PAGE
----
People and Technology: An Analysis for Part 3
In our imaginary unethical hacker's third confession, we can see he is pretty smart. He's created a
problem and showed up to fix it. If you've ever seen an employee's reaction to the network going
down, it is quite similar to a hungry person's reaction when their food gets stuck in a vending
machine. The higher the priority of items that an employee is working on, the more stress a network
outage causes. Stress usually causes poor security decisions to be made. Our unethical hacker has
created a situation in which he has just been granted the authority to do just about anything with the
networking equipment on that remote site. Any technology that can be deployed may prevent some
attacks (e.g., 802.1X), but may not prevent others (e.g., keystroke loggers). There are too many
attacks possible for someone with physical access to your networking equipment and more than likely
he is not being monitored – or if he is being monitored, it is by individuals without any technical
knowledge of what he is doing. Remember, the employees want to help him.
Training often needs to increase substantially for remote office employees – verification of service
personnel using the yellow pages, their name, and any type of identification possible (e.g.,
description, badge number, and so on). There are some things we can do to help remind our
employees. For instance, if the LAN equipment is locked up, rather than simply putting the key on a
ring with other keys, a separate box for that key could be used – with the words "Call IT Security at
123-456-7890 before using this key" printed on the box. Signs on the locked door could also say
The bottom line is that a good unethical hacker is going to use skills that allow people to compromise
technology. They can do it through induced stress or through using the helpfulness of people against
them. This isn't to say that they don't use technology to exploit vulnerabilities – it is to say that some
of the most devastating attacks may not involve cracking the technology at all. Putting people in a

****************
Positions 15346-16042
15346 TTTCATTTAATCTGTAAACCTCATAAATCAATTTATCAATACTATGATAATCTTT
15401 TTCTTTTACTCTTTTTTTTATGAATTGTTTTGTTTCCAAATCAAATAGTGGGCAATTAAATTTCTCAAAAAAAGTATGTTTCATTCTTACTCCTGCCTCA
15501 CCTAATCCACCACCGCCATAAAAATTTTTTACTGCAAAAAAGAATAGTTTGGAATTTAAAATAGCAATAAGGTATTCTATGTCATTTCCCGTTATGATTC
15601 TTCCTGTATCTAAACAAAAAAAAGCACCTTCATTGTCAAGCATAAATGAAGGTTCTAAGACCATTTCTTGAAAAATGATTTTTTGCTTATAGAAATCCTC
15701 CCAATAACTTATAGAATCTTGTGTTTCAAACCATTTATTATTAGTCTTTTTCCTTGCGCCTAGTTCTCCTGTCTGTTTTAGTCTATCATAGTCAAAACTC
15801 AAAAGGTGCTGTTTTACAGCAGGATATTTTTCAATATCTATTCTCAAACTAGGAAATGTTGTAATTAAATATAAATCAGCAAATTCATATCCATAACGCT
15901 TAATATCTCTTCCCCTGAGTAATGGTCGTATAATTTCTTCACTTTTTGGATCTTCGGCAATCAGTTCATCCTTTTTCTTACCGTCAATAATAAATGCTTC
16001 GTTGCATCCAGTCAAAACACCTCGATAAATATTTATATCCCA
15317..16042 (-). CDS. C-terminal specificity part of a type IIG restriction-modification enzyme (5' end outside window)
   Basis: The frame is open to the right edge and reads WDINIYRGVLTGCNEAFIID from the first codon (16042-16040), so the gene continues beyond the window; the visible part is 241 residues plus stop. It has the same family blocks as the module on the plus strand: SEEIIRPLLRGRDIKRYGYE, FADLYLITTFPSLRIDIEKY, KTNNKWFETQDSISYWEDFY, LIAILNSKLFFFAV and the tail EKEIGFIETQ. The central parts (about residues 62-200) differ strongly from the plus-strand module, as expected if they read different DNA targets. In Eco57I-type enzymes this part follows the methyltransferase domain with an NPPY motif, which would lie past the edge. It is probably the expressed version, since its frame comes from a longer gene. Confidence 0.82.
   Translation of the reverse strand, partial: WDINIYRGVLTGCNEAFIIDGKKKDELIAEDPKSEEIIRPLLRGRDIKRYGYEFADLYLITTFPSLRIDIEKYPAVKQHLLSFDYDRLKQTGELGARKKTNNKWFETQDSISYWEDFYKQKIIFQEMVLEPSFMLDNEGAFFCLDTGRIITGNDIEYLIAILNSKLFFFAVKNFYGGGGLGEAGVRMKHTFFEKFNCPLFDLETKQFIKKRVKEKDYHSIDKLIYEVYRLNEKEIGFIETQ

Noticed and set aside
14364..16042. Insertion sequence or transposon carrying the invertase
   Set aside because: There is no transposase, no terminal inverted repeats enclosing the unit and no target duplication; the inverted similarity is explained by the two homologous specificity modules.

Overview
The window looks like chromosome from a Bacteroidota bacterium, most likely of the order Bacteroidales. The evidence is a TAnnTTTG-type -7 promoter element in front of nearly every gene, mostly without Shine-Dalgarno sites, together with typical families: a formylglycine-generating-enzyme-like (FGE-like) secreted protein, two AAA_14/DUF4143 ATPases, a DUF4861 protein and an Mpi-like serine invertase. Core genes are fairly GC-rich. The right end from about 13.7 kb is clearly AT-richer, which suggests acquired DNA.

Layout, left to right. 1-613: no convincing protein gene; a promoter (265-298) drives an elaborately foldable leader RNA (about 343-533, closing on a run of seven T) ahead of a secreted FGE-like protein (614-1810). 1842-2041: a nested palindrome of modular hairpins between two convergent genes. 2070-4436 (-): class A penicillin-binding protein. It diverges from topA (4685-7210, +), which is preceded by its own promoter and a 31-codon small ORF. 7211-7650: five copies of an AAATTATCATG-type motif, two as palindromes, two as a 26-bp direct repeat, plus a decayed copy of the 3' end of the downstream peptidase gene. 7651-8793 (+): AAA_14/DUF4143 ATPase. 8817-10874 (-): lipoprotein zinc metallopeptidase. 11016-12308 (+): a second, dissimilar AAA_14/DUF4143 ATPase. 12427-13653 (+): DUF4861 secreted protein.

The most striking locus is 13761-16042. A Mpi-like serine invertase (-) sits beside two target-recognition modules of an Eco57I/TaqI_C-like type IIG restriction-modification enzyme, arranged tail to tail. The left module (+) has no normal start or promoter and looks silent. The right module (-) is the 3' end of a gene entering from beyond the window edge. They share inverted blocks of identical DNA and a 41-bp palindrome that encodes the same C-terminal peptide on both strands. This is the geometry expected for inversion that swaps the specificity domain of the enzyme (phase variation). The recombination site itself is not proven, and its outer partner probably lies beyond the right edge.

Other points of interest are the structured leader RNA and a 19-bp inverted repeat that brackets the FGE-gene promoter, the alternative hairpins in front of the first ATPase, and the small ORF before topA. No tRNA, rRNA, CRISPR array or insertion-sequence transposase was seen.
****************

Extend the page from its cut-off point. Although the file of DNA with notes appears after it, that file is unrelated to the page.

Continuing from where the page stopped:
position to be successful under such conditions requires a lot of work in itself.
How Security Technology Can Help People
After reading this far, one may get the impression that this whitepaper is anti-technology. It is not. It
is striving to recognize the proper place of technology for security strategies rather than placing
technology on a pedestal as a solution regardless of what people do. Let's go through an analysis of
a workplace situation in which technology can help.
A small company with about 50 employees has standardized on three MFP models to handle their
printing and imaging needs. To save costs, they also standardized on laptops with docking stations
for personal computers. From a physical access control perspective, the company's building is badge
accessed controlled and their LAN equipment and servers are in a locked room controlled by their IT
department. About 15 of these employees are working on a next generation product that is critical to
the success of the business. The MFPs are serviced by an outsourced company. This outsourced
company keeps the MFPs up and running and deals with supplies for the next two years. The IT
department believes it is a good idea to protect company's intellectual property by purchasing
encrypting hard drives.
Here is a very plausible case where a company may want to deploy an encrypted hard drive.
However, there is more to do.
Make sure that they have a contract with the outsourced company in regards to legal liability
concerning obtaining or distributing information. Remember, a person with authorized
access to the MFP's hard disk drive also has access to the printed documents that have not
been picked up, the recycle bin, and any other non-volatile storage.